Christina Emery presents an updated overview of the open access books landscape and examines the challenges of open access book publishing according to feedback from authors and researchers, plus what support is available to them. Read More →

Preprints optimize research communication [Originally published as the editorial in Revista Habanera de Ciencias Médicas vol. 20 no. 4]

Preprints have been established as an initial step in research communication after 50 years of its conception at the US NIH and the beginning of operation of the arXiv server. It is an enrichment of the classic scholarly communication model in which unpublished manuscripts are submitted to journals for peer review. Journals have, among others, the critical role of validating research. Preprints are made available before this validation step as a means of accelerating the communication of research results and improving manuscripts before sending them to a journal for validation. The use of preprints is identified as one of open science practices. Read More →

The journal Educação em Revista is reviewing only preprints in the “publish, then review” model

The journal Educação em Revista advances its alignment with Open Science by adopting the “publish, then review” model of publishing by only accepting to evaluate manuscripts already moderated and made available in SciELO Preprints. In an interview to the blog SciELO in Perspective, the journal’s editors talked about the innovation. Read More →

Accelerating Plan S: open access agreements with smaller publishers

Open Access (OA) agreements between consortia, libraries and smaller independent publishers are increasingly being used around the world, reflected by the growing number of published OA articles. A recent report from the Association of Learned & Professional Society Publishers (ALPSP), of which SciELO is a member, shows the progress being made in other regions of the world. On the other hand, Latin America, a pioneer in OA journals, does not suffer from these limitations, but for small publishers in many countries there is still a long way to go. Read More →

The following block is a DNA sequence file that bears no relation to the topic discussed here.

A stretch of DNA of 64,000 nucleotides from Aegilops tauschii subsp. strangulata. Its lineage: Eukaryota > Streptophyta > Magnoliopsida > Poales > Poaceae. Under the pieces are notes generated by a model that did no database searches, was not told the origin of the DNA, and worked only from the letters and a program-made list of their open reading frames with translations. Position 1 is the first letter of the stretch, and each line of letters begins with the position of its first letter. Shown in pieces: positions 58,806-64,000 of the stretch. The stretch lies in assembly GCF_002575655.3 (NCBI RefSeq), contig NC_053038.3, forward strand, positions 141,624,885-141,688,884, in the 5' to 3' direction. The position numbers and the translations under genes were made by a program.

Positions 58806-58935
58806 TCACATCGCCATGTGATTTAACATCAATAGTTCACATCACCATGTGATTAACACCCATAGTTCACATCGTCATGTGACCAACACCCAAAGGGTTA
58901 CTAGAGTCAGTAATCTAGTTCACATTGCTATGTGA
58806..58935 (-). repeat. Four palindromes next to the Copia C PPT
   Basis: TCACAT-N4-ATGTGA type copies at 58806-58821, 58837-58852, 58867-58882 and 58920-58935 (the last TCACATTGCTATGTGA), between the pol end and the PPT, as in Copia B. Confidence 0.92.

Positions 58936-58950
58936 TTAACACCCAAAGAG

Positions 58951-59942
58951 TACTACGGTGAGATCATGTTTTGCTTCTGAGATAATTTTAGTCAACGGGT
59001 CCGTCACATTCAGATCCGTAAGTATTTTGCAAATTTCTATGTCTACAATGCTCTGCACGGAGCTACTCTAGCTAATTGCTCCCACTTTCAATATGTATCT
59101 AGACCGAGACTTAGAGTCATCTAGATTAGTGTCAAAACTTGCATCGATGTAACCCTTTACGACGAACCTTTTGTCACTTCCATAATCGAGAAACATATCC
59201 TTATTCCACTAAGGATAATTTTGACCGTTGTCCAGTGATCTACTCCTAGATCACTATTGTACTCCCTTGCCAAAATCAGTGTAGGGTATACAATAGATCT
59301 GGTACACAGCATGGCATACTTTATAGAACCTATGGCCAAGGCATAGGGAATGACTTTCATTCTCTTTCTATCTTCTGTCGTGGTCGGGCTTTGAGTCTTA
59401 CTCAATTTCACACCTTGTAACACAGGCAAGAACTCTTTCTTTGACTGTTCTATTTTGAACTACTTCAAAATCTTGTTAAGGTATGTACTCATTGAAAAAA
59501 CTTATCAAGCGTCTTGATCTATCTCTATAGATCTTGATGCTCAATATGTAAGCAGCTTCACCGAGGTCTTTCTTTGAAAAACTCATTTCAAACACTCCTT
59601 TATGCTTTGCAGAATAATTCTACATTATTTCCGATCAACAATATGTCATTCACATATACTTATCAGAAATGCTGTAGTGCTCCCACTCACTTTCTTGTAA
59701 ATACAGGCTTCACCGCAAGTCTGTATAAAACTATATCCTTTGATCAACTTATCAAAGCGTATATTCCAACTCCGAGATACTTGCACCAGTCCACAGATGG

What are preprints? [Originally published in DADOS’ blog in May/2021]

The traditional double-blind assessment model of scientific articles has been challenged in the last two decades by the so-called “preprint servers”. However, there are still many concerns in the Social Sciences about what preprints are and what changes they bring to the traditional framework of scientific assessment and publication. In this mini class, we seek to answer these questions from the experience of the journal DADOS. Read More →

It takes a global village or a recap of NISO Plus 2021

The second NISO Plus Conference was held virtually on February 22-25. This year’s theme was “Global conversations – global connections” with diversity, equity, and inclusion (DEI), accessibility, and the changes brought by the COVID-19 pandemic being transversal topics throughout the conference. This post recaps (mainly) the discussions around these topics and how they relate to our community’s current challenges. Read More →

Integration of national academic databases in Europe

The need for a comprehensive infrastructure for scholarly publications has been on the European Union’s agenda for a long time. In particular, the European Commission’s open science policy highlights the need for a good database for monitoring Open Access publications in Europe. However, many publications are still missing to rely on a comprehensive information infrastructure on open research. Over the past 10 years, European countries have invested significantly in national infrastructures, and now, at least 20 European countries have a national database for open publication research metadata. However, they are not yet integrated or widely used for cross-country comparisons. Read More →